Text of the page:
This is the fourth of several journal entries that I’m sharing written on my recent spiritual retreat to India.

Allahabad-SangamAfter three days, we leave Varanasi and drive North to Allahabad. It’s where the confluence of three rivers meet; Ganges, Yamuna and Saraswati. The latter has since dried up and can’t be seen. Not many Westerners come here but it’s a place of mass pilgrimage for Hindus. It is considered auspicious to bathe in the confluence of the three rivers.

Every 12 years Allahabad hosts the Kumbh Mela and in 2013 when the last one was held, over 80 million people visited and unfortunately 36 people were crushed to death in a stampede.

We drive about two hours and arrive at Allahabad and we visit the Sangam (where the three rivers meet.) As far as my eye can see, there are tents everywhere – it is literally a city of tents. I’ve never seen anything like it; there must be thousands of tents. I find out that they are permanently here although the majority are unoccupied for most of the year. This tent city is a legitimate district of Allahabad.

As we walk on the dirt road passed the colourful tents, people stop and stare at us. As I mentioned, it’s rare to see Westerners here and a lot of the people here are tourists themselves. It’s all very harmless and innocent. With the exception of one man, we are a group of 20 Western women, two of whom are Swamis dressed in head to toe orange. No wonder they are curious!

Many old Sadus stop and soon a crowd gathers and we are surrounded. We take out our phones and cameras and start taking photos of the Sadus and other people staring at us. This amuses them greatly! Some of our group stand in the middle of the Sadus and take selfies. Eventually our tour guide realises we won’t get very far with a crowd of people following us down to the river, so she rings for our driver to come and pick us up in the mini bus.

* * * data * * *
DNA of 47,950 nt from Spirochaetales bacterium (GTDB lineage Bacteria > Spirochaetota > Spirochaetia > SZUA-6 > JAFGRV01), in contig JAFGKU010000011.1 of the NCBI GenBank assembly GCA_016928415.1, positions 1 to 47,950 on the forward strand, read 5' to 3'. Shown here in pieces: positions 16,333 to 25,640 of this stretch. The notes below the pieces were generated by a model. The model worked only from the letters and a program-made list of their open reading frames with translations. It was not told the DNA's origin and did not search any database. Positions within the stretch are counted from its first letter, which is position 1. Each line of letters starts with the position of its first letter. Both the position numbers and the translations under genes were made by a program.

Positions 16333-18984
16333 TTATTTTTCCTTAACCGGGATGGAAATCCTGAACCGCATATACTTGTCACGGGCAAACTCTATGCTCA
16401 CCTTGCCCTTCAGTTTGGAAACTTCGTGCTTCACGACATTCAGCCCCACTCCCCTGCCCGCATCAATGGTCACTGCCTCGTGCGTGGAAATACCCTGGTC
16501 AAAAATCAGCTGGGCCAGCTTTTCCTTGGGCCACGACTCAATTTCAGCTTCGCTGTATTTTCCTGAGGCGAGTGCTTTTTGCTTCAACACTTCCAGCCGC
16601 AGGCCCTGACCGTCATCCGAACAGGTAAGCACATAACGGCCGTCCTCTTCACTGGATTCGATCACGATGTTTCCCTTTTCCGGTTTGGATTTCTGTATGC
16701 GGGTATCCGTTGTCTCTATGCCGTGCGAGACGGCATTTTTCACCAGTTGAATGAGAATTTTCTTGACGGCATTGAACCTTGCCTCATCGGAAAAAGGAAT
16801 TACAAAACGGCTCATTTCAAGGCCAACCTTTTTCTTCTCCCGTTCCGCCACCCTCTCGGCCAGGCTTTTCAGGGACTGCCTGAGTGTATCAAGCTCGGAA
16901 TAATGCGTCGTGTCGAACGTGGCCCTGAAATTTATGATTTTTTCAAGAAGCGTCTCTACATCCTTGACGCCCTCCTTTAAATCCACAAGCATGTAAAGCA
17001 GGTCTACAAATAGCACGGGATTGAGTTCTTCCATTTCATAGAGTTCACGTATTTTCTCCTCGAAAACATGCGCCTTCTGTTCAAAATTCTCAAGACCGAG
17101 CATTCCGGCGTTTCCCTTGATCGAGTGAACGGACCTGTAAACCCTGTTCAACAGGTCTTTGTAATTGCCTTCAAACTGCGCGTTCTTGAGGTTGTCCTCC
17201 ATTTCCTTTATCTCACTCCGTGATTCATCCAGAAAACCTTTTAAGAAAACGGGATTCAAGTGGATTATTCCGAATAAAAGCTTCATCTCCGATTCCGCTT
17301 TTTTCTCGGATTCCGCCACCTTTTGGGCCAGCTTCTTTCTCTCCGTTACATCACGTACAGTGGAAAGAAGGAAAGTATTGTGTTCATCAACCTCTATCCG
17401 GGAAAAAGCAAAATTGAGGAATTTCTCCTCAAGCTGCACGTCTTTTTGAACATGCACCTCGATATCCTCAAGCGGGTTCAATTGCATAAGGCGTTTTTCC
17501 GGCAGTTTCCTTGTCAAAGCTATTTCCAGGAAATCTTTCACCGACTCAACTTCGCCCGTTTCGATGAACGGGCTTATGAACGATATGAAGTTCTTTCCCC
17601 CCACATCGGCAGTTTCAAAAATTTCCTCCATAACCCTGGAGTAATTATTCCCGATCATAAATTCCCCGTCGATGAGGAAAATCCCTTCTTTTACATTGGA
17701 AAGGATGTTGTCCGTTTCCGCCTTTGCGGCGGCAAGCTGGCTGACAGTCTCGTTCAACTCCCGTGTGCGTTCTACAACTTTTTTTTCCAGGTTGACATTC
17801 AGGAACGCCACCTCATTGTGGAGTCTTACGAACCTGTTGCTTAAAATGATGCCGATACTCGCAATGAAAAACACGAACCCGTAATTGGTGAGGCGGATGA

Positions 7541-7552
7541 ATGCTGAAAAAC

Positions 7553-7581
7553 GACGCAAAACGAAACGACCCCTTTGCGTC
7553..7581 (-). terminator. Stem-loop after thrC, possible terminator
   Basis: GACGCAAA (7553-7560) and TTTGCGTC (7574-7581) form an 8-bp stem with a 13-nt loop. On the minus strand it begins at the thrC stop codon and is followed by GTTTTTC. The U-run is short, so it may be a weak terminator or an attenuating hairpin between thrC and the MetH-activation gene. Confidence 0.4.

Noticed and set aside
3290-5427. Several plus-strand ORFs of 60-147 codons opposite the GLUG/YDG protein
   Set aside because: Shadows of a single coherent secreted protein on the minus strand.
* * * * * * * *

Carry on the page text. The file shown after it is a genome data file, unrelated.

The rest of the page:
The driver arrives grinning; he too thinks we are funny! We get on the bus with the Sadus still standing staring and we smile and wave at them through the window. They break into gap toothed smiles and wave back, some bringing their hands together into prayer and nodding.

The next day,Allahabad 1 we leave our hotel early and drive down to the Yamuna river. Driving through a small shanty town, children appear and start waving and run after our bus to the river bank. When we step out, the children surround us smiling and waving. We take photos of them and they love it, posing and asking to take more and then demanding we show them the result.

On the river bank is another tourist group, this time a large group of Indian women dressed in beautiful bright coloured saris. They smile and stare at us as we smile and stare back at them.

We pile into two rowing boats and we row down the still river. It’s grey, foggy and cold. I’m really cold and pull my hoodie around my face as I don’t have a shawl like all the others. We row for about 45 minutes; listening to the gentle lap of the oars hitting the water. Other than that it’s silent. As the fog begins to lift, we pass rugged cliffs, an ancient Fort and the mansion of a famous Bollywood actor.

We finally arrive at the confluence and can see where the Yamuna meets the Ganges. The Yamuna is green and glassy whereas the Ganges is brown and fast moving. Despite the cold, people are bathing here as the water is considered holy.

Allahabad-at-the-SangamMataji and Swamiji (our two Swamis) step onto another boat which is moored to a long line of boats in the middle of the river. A supposed holy man has asked to give them a special blessing. Then in the middle of his ‘special blessing’ he asks for 3000 rupees. This is more than one month’s salary! We realise we’ve been conned (common in India!) to which Mataji and Swamiji refuse and come back onto our boat.

Eventually we start rowing back but it’s hard work for our rowers as we are going against the tide. Our rower is probably in his 60’s and the other rower looks like a teenager and both begin to tire. We have a local man on our boat but it’s not his job to help row. He owns the boats and his job is to be our guide.

We begin chanting ‘Om Namah Shiviya’ to take our minds off the cold. To help the rowers, we moor at a different location along the river bank and ask our drivers to meet us there. Our local guide explains that our chanting helped our rower to row and for that he is grateful.

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